• http://www.scoop.it/u/eric-chan-wei-chiang Eric Chan Wei Chiang

        Thanks for the reply, Guillaume Decugis

        I assume that activity is measured based on views, engagement based on thanks and recommendations but what is freshness based on? The date of the articles scooped? Number of unique articles with unique URLs? Frequency or number of scoops?

        Not trying to cheat the algorithm, just trying to learn more about successful curation onScoop.it. One of the things I did learn was that Google Plus is the best platform for sharing scoops. It is less social than Facebook and is more content oriented than Twitter which results in more discussions with people who actually read scoops. Example below:

        https://plus.google.com/u/0/113525073575439301860/posts/PXyWKyBQPF1

        • http://scoop.it Guillaume Decugis

          Nice example Eric. Thanks for sharing! Freshness relates to the frequency at which your topic is updated (not the actual dates of the original content as surfacing back old pieces has value).

  • Ricky Wilson

    Sorry but this is utter nonsense. Scoop.it promotes spam wrapped up as roast ham.
    This is NOT ‘curation’ or anything else you care to dress it up as.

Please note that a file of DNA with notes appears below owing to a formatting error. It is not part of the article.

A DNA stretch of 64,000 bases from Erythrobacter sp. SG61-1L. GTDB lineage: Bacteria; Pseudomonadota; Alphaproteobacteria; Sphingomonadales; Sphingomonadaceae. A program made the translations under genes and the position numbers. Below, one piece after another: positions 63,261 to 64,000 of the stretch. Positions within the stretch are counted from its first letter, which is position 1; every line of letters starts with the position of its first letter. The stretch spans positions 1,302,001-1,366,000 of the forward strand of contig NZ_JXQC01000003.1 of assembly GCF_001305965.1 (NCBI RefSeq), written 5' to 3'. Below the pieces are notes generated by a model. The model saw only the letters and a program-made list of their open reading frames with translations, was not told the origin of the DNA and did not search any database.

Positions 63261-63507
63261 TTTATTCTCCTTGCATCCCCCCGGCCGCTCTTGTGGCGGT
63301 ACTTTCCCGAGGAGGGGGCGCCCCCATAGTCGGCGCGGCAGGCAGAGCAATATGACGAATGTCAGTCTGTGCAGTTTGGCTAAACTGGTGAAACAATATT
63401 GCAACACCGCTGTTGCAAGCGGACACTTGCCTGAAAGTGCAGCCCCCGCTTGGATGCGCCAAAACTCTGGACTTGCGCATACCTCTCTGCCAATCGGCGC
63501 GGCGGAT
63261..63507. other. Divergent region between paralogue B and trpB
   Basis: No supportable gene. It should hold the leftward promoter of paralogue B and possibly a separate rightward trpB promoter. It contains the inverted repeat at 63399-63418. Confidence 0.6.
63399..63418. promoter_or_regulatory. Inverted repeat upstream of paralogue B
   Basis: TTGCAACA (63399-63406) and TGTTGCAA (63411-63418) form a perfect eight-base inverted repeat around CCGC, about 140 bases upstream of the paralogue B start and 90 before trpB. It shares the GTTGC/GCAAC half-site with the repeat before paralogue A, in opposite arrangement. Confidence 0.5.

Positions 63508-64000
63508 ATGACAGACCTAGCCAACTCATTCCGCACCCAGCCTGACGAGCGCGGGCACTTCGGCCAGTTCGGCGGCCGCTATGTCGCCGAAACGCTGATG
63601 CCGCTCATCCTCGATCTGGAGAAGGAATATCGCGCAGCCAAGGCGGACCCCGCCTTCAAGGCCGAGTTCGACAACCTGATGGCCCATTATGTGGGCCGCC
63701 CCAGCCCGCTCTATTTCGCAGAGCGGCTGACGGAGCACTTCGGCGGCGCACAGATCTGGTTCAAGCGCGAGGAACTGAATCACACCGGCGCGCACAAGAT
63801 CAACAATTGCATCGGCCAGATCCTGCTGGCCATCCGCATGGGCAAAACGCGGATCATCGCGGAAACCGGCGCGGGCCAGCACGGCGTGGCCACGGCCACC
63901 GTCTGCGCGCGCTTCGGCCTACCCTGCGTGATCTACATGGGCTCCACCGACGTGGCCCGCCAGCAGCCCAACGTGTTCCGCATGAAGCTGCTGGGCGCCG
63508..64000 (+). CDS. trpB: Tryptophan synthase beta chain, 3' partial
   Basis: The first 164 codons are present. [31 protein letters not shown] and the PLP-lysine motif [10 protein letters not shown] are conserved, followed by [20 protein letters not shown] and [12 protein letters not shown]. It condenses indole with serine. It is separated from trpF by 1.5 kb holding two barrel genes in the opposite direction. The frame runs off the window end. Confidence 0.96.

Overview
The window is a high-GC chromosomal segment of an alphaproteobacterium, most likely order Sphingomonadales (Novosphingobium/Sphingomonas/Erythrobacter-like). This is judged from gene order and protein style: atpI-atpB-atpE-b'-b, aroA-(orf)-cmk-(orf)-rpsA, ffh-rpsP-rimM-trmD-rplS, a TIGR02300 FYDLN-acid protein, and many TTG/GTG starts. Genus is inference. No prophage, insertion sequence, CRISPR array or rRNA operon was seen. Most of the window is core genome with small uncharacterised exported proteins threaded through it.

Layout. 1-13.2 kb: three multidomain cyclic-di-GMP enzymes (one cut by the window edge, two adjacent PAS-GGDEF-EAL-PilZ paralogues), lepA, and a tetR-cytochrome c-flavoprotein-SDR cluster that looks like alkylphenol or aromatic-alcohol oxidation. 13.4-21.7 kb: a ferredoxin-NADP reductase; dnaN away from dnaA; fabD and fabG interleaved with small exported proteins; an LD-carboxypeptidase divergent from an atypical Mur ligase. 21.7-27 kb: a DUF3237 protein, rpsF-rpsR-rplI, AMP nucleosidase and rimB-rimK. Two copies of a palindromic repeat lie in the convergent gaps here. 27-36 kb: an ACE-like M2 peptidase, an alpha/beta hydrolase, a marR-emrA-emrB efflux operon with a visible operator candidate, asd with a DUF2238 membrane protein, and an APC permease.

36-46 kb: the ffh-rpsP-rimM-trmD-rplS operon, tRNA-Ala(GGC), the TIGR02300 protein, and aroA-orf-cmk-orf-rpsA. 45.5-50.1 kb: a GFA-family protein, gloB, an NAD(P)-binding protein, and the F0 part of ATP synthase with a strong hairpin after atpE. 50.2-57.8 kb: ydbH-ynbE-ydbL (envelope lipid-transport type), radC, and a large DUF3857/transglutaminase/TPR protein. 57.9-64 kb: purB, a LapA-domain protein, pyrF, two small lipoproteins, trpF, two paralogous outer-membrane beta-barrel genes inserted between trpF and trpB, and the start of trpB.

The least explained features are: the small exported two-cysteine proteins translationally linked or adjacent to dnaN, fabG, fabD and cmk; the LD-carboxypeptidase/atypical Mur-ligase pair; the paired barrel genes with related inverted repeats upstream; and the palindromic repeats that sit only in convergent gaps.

Scoop.it provides lazy people a free way to profit off other peoples hard work. It encourages duplicate content, it encourages scraping of peoples hard work and frankly the internet needs less of this today.
    I know you will disagree 100% because you have convinced yourself that it is win-win for content creators and publishers. Frankly there is too much of this now. I want to find out the latest news on the plane crash and I almost never get CNN anymore. Sure I get CNN’s ARTICLE but on “John Doe’s get rich quick blog”

    • Ricky Wilson

      Just to clarify – I know Scoop.it will argue that content shared is provided by writers and bloggers who want their articles linked to – this is a misconception. Truth is, these people THINK that by spreading their work around it will make Google reward you with lots of visitors. Mostly Google will identify you as part of the spam and you will be shot down in their next update.